Below, some students who received the Hardship Fund share the impact it had on their lives:
“Being a single mother, it has been challenging to continue my education while dealing with childcare closing and reduced hours at work,” Campbell said. “With the Student Hardship Fund I was awarded, I was able to pay bills and have transportation back and forth to school. I was also able to pay for childcare so that my son can continue to receive a great education from the Children’s Center on campus.”
“The Hardship Fund helped me when I did not have enough money to pay for my courses,” said student Brooke Severin ’21. “I would not have been able to graduate without the help I received and I am so thankful.”
“The Hardship Fund has helped me pay for my rent, books and tuition,” said Orchid Kinzie-Middleton ’21. “I am forever grateful for this fund and its mission to alleviate some of the financial burdens that students face. I am positive that without the Hardship Fund, I would have had to put my education on hold. There is no limit to my gratitude for those who have helped make the Student Hardship Fund accessible to me.”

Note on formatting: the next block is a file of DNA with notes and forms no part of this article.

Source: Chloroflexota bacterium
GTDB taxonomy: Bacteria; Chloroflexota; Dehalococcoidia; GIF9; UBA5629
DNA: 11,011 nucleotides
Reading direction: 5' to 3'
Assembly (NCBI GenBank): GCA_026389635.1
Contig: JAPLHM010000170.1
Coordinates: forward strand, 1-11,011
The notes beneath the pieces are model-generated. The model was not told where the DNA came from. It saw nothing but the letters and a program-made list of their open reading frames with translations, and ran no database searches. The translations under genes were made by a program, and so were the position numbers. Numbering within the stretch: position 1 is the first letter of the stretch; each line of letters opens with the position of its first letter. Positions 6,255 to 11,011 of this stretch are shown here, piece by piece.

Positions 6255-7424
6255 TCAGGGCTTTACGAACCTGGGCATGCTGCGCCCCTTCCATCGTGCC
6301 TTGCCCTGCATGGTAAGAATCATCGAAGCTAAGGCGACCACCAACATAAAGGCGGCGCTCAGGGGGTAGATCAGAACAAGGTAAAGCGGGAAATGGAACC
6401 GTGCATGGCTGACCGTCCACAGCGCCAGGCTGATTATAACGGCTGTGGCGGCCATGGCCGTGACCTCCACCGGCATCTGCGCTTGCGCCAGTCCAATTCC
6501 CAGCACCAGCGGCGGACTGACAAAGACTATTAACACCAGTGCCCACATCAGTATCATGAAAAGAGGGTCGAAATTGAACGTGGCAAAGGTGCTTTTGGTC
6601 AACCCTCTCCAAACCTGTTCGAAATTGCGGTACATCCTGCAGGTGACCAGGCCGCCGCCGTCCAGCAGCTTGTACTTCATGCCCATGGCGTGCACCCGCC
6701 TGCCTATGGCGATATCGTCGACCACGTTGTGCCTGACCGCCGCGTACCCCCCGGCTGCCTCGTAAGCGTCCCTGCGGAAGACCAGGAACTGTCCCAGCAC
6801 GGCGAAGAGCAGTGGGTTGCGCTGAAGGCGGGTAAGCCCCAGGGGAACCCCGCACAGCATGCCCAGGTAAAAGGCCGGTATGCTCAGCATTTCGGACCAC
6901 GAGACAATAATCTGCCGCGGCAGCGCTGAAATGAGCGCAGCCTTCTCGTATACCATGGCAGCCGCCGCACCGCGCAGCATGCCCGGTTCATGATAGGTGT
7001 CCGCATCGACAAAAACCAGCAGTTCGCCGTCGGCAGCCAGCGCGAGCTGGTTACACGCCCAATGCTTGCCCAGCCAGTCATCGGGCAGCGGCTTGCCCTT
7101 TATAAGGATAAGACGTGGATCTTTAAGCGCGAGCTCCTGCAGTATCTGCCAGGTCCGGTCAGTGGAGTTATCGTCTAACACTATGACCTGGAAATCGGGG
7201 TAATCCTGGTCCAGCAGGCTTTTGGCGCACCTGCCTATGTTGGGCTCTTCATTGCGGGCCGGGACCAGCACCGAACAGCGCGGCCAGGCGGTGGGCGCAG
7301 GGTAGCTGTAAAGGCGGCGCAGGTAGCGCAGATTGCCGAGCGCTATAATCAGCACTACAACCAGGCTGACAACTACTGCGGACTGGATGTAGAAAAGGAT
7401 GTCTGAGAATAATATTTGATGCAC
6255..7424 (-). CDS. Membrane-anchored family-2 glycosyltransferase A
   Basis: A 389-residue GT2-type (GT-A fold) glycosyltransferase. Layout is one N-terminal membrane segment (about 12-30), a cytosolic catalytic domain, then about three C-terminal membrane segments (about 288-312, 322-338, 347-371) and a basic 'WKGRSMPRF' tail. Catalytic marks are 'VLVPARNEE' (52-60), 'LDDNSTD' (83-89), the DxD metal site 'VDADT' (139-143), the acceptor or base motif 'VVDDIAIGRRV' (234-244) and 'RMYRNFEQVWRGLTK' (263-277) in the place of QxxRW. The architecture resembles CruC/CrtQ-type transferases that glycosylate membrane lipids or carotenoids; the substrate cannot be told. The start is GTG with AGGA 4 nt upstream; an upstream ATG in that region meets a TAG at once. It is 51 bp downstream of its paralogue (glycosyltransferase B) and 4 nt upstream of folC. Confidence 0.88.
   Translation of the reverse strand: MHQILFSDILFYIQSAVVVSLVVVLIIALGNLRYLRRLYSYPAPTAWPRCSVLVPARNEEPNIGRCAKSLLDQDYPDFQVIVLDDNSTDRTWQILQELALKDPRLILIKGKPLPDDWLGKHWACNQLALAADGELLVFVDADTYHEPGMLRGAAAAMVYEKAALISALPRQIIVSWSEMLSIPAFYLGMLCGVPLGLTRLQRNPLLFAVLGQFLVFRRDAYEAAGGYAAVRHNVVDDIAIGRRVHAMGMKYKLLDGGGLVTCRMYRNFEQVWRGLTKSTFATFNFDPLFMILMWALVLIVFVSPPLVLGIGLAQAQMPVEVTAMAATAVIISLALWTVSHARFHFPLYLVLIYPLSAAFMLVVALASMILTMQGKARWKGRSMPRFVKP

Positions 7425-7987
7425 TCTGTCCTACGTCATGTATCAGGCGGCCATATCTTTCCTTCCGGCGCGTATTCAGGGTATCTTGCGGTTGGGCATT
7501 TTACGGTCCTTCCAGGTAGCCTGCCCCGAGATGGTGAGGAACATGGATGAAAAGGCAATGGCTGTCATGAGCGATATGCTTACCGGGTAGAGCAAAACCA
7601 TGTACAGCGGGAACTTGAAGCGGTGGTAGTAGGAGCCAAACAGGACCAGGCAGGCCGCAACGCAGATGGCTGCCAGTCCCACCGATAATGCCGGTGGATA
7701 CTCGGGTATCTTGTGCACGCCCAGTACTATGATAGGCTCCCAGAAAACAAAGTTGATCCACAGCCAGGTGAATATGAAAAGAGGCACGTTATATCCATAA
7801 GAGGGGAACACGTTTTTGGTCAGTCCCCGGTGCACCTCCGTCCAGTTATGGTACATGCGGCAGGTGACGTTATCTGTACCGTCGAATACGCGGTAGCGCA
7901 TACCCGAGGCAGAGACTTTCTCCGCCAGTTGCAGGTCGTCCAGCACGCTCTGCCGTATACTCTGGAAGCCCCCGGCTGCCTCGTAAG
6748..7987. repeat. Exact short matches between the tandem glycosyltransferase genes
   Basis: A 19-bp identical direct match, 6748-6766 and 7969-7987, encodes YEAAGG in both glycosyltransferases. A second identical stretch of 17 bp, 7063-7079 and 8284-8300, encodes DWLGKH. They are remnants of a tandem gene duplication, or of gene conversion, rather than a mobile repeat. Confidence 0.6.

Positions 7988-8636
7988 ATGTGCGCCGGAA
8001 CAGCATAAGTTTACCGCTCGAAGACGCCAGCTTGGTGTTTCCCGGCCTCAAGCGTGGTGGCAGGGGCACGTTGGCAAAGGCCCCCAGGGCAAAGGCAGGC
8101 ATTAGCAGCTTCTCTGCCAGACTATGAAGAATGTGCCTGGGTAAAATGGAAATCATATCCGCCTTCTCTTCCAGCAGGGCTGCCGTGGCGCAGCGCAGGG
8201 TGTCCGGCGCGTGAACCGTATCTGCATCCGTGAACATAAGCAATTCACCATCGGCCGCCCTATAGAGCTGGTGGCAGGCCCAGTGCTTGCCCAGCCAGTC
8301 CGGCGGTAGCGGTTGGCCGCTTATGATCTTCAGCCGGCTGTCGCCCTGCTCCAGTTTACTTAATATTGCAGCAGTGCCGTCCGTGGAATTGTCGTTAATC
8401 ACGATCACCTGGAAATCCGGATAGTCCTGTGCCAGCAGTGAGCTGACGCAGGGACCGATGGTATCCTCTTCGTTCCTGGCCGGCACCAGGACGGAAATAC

Thank you to our challenge donors who made this Giving Day possible!
Donald Babcock ’59
Donald Babcock ’59 spent his career in the auto parts, music and real estate industries and now splits his time between Skaneateles Lake and Mount Dora, Florida. Babcock generously funds student scholarships every year. As a student, Babcock experienced food insecurity and does his part to make sure students today do not have the same struggle.